Perhaps a more well known scripture having to do with earrings is the record of the children of Israel falling into rebellion and worshipping the golden calf while Moses was up in the mount with God receiving the Ten Commandments. Here we find they took their earrings and cast them into the fire and make a golden idol out of them which greatly displeased the Lord.

Exodus 32:2-3: "And Aaron said unto them, Break off the golden earrings, which are in the ears of your wives, of your sons, and of your daughters, and bring them unto me. And all the people brake off the golden earrings which were in their ears, and brought them unto Aaron."

There is one specific verse in the Old Testament which uses the Hebrew word, "lachash," which is a word specifically associated with witchcraft. Here, the jewelry is used as an amulet to cast a spell.

Isaiah 3:18-23: "In that day the Lord will take away the bravery of their tinkling ornaments about their feet, and their cauls, and their round tires like the moon, 19 The chains, and the bracelets, and the mufflers, 20 The bonnets, and the ornaments of the legs, and the headbands, and the tablets, and the earrings, 21 The rings, and nose jewels, 22 The changeable suits of apparel, and the mantles, and the wimples, and the crisping pins, 23 The glasses, and the fine linen, and the hoods, and the veils."

This is what makes it spiritually dangerous for people. People not realizing this opens the door for Satanic attack because they
have a mark or opening which allows the enemy entrance in their lives. Today this practice is growing because of false religions and pagan influences infiltrating the church.

Many of our young people are getting body piercings and tattoos out of a spirit of rebellion against their parents advice. Many men are also wearing earrings to make a statement of their rebellion by showing that they are "macho" or homosexual. Because the youth of our day are despising and rebelling against their parents this is very displeasing to the Lord as one of the Ten Commandments in the Bible is to honor our parents (Exodus 20:12, "Honour thy father and thy mother: that thy days may be long upon the land which the LORD thy God giveth thee" and Colossians 3:20: "Children, obey your parents in all things: for this is well pleasing unto the Lord.")

Some complain and say that most of the women today in our society wear pierced earrings and they attempt to use this as an excuse for the bizarre body piercings they are flaunting. The Lord always judges what we do by our motives as He looks on the heart. It is a different matter when women wear pierced earrings as a custom, without the rebellion and pride attached to it. However, this could even be wrong if women are filled with vanity and pride over their appearance. Remember God looks at our heart attitudes. In fact, the Bible speaks of a generation of women that will be alive at the coming of the Lord that will be judged severely for their flirting and their haughtiness. Let us look again at the prophecy in Isaiah 3:16-24 (NIV):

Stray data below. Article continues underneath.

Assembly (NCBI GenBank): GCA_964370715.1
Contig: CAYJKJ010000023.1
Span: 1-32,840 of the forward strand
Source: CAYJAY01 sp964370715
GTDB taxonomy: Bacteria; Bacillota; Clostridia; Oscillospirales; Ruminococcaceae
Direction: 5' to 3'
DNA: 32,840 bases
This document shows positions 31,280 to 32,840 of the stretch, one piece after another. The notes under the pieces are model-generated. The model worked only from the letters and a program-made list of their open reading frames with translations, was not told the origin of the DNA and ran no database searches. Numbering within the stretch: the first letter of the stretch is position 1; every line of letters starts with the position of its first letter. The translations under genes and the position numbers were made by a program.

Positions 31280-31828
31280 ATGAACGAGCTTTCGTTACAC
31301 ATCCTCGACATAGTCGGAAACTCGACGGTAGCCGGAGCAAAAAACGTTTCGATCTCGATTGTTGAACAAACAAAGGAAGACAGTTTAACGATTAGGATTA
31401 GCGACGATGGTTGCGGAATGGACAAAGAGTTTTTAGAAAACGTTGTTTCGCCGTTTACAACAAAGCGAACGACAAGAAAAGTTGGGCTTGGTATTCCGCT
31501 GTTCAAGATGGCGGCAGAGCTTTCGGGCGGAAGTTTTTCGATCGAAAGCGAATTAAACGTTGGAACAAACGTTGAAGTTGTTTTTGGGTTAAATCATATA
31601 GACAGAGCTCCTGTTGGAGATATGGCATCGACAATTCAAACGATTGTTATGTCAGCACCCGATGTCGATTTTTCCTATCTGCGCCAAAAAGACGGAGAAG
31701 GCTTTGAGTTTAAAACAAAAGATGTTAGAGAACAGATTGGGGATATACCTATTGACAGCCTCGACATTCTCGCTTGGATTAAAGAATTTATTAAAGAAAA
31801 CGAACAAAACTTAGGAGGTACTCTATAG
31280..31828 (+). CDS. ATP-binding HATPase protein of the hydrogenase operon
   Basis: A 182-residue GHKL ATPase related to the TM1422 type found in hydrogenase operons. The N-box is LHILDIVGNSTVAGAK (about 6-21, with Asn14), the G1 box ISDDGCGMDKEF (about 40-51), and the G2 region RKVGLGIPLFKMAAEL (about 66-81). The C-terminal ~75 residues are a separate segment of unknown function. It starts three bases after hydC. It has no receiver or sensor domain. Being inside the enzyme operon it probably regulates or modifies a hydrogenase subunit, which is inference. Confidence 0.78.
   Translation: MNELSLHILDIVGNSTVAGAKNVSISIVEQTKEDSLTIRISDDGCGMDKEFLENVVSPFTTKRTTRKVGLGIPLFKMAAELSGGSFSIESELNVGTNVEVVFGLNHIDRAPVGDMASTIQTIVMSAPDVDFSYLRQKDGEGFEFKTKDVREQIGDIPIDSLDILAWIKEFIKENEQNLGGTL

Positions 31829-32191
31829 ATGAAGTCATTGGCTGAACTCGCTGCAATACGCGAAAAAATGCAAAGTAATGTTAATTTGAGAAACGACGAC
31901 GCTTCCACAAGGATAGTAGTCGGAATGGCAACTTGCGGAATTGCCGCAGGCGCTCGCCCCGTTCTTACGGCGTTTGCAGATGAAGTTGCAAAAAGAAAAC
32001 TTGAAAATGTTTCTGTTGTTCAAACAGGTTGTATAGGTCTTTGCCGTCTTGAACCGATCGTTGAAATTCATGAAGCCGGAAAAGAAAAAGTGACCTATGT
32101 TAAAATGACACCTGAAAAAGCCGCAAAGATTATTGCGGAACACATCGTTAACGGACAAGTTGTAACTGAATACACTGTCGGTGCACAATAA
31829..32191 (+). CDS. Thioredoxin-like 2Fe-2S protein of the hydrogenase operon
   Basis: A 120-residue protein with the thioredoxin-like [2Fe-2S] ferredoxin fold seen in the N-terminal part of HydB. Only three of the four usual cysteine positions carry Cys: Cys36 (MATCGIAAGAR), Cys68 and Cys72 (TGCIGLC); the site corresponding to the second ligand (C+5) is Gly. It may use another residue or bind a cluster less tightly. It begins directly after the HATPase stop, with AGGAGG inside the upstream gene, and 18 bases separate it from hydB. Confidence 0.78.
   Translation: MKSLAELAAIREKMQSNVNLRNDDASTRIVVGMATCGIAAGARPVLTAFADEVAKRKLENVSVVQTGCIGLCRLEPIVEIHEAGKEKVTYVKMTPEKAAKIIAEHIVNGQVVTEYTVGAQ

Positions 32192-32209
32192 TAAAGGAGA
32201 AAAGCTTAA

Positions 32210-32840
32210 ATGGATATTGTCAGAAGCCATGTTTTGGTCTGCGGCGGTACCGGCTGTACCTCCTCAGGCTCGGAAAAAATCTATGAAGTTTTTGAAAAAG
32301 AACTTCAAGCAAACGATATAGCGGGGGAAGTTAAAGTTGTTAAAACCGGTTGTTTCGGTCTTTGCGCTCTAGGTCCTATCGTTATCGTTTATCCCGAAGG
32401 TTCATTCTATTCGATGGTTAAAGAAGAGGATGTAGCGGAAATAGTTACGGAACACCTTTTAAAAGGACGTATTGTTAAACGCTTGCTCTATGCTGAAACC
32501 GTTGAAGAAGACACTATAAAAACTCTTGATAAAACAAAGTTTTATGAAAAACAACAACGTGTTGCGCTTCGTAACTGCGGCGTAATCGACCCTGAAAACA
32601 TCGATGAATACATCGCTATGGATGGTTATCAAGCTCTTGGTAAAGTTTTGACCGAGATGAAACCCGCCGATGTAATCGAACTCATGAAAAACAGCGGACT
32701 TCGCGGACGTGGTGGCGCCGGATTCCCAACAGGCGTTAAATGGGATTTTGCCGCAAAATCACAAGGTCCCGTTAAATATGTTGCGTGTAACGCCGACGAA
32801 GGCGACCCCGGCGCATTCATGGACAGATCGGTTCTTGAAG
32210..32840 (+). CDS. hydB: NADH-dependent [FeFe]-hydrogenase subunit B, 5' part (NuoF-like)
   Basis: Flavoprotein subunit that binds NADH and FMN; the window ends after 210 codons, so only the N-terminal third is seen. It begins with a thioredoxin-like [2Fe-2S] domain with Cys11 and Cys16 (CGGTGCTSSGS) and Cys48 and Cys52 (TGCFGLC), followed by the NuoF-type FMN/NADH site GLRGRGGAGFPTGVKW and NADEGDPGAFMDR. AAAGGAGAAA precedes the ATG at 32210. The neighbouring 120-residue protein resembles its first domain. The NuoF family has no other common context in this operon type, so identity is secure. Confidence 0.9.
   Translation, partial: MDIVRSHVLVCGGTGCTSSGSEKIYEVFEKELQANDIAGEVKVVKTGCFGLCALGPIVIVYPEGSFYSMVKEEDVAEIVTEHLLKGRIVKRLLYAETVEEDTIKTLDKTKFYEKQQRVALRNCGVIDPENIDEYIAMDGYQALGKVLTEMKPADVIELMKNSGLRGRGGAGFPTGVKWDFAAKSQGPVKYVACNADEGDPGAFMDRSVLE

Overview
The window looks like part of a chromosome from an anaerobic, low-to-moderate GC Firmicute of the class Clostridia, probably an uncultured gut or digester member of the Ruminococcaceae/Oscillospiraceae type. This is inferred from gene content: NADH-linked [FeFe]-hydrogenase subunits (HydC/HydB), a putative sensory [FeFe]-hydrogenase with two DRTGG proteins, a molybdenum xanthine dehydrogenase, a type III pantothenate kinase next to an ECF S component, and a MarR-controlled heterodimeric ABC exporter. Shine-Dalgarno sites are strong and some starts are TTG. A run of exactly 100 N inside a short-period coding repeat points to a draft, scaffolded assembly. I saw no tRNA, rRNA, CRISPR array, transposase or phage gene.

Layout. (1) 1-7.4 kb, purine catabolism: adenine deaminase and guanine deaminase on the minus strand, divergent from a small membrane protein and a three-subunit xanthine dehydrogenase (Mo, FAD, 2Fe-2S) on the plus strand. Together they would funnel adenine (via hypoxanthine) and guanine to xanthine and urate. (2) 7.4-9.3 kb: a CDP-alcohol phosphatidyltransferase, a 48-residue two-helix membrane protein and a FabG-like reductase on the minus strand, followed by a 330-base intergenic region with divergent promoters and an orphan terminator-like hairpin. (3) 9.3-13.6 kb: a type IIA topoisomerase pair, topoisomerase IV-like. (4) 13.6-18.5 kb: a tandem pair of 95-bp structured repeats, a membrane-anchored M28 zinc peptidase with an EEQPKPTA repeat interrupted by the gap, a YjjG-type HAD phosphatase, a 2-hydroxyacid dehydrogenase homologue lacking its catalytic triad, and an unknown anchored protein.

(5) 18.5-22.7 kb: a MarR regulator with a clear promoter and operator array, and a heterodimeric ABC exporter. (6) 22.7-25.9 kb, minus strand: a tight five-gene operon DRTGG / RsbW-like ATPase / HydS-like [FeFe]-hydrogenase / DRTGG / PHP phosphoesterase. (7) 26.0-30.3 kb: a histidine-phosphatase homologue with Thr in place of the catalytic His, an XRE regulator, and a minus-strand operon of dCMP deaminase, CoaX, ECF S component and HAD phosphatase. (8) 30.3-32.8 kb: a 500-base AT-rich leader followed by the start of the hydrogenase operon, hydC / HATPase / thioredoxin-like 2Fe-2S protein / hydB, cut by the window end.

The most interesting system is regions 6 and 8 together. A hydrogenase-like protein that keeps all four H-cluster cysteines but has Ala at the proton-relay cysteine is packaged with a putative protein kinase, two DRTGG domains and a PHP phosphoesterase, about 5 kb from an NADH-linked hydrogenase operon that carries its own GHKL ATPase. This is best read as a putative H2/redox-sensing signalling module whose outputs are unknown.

16 The LORD says, "The women of Zion are haughty, walking along with out stretched necks, flirting with their eyes, tripping along with mincing steps, with ornaments jingling on their ankles.
17 Therefore the Lord will bring sores on the heads of the women of Zion; the Lord will make their scalps bald."
18 In that day the Lord will snatch away their finery: the bangles and headbands and crescent necklaces,
19 The earrings, the bracelets and veils,
20 The head dresses and ankle chains and sashes, the perfume bottles and charms,
21 The signet rings and nose rings,
22 The fine robes and the capes and cloaks, the purses
23 And mirrors, and the linen garments and tiaras and shawls.
24 Instead of fragrance there will be a stench; instead of a sash, a rope; instead of well dressed hair, baldness; instead of fine clothing, sackcloth: instead of beauty, branding.
25 Your men will fall by the sword, your warriors in battle.

We are living in a day that the Bible speaks of in 2 Timothy 3:1-7:

1 This know also, that in the last days perilous times shall come.